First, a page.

2013, Richard Smith executed the buyer's agreement for
the vessel at his home in Falmouth, Massachusetts “and
forwarded it back to Plantation.” (SAC ¶ 30). The
vessel, installed with the larger live well, was to be fully
operational and ready for pick up in Florida on the
agreed-upon date of May 15, 2013. (Bohnenberger Aff. ¶
Bohnenberger and Richard Smith arrived at Plantation on or
about 6:30 a.m. on May 15, 2013, the vessel was not ready for
pick up. (Smith Aff. ¶ 8). The live well installation
was not complete, the autopilot was not operational, and
Plantation employees were working on the vessel.
(Id. ¶¶ 8-9). While Bohnenberger and
Richard Smith waited, Warnike told Richard Smith again that
the vessel was “a great boat” and that Plantation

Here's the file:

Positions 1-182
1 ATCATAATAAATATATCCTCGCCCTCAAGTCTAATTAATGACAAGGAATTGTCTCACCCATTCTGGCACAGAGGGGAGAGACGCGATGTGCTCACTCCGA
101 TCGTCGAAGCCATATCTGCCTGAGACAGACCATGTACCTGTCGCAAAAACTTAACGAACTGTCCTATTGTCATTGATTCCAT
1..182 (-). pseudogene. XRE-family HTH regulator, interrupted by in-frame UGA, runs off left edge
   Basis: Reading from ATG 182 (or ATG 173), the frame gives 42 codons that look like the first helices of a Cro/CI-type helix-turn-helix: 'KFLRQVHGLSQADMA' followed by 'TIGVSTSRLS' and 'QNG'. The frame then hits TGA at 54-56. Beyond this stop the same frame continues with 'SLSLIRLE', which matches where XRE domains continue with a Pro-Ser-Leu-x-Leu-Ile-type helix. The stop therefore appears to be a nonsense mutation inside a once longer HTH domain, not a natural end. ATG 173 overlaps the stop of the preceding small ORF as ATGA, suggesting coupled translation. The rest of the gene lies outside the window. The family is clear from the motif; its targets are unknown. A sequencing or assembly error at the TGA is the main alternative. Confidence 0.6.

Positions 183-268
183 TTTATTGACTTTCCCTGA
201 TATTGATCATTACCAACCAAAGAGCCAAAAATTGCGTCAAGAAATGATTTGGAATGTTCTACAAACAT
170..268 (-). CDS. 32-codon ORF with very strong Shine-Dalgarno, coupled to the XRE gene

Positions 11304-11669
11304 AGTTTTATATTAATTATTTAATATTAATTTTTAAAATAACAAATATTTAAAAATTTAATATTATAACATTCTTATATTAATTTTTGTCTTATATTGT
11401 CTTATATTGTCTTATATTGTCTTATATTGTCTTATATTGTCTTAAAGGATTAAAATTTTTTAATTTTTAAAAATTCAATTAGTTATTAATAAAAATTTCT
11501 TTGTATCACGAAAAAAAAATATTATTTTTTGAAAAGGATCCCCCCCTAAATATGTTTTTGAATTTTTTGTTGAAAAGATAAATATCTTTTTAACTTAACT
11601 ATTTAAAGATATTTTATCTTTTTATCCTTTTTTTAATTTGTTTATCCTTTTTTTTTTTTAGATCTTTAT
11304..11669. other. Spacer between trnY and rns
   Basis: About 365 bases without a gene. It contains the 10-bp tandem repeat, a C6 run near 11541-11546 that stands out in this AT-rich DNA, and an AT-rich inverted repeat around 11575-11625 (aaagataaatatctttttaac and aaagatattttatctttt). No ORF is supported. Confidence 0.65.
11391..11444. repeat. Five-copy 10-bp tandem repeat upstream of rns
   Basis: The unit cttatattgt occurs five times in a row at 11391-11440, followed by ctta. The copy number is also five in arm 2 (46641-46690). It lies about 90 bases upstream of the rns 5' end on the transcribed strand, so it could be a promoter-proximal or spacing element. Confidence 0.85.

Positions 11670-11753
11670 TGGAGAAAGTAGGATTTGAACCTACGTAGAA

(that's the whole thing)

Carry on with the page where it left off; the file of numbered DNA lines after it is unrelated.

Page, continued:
“was going to service the boat . . . in
Massachusetts.” (Id. ¶ 11). At 8:45 p.m.,
the vessel was ready to be transported back to Massachusetts,
but the live well installation was still not complete and the
autopilot system was not operational. (Id. ¶
13). Warnike promised to send a Plantation technician to
Massachusetts to complete the work. (Id. ¶14).
to the Vessel
days later, a Plantation employee named Kyle Rosen blatt
(“Rosenblatt”) arrived in Mashpee, Massachusetts
to make repairs to the boat. (Bohnenberger Aff. ¶ 31).
Rosenblatt told Bohnenberger that he was the Plantation
technician who would “fly around the country making
repairs to Hydrasport boats sold by Plantation” and
that “while he was in Massachusetts” he had
“stopped at another harbor” to make repairs to
another Hydrasport. (Bohnenberger Aff. ¶ 37). Rosenblatt
worked on the vessel for two days (Id. ¶ 32)
during which time he worked “with wiring
components” and had “every panel open, inside and
outside of the center console [of the vessel], exposing
electrical wiring.” (Id. ¶ 33). When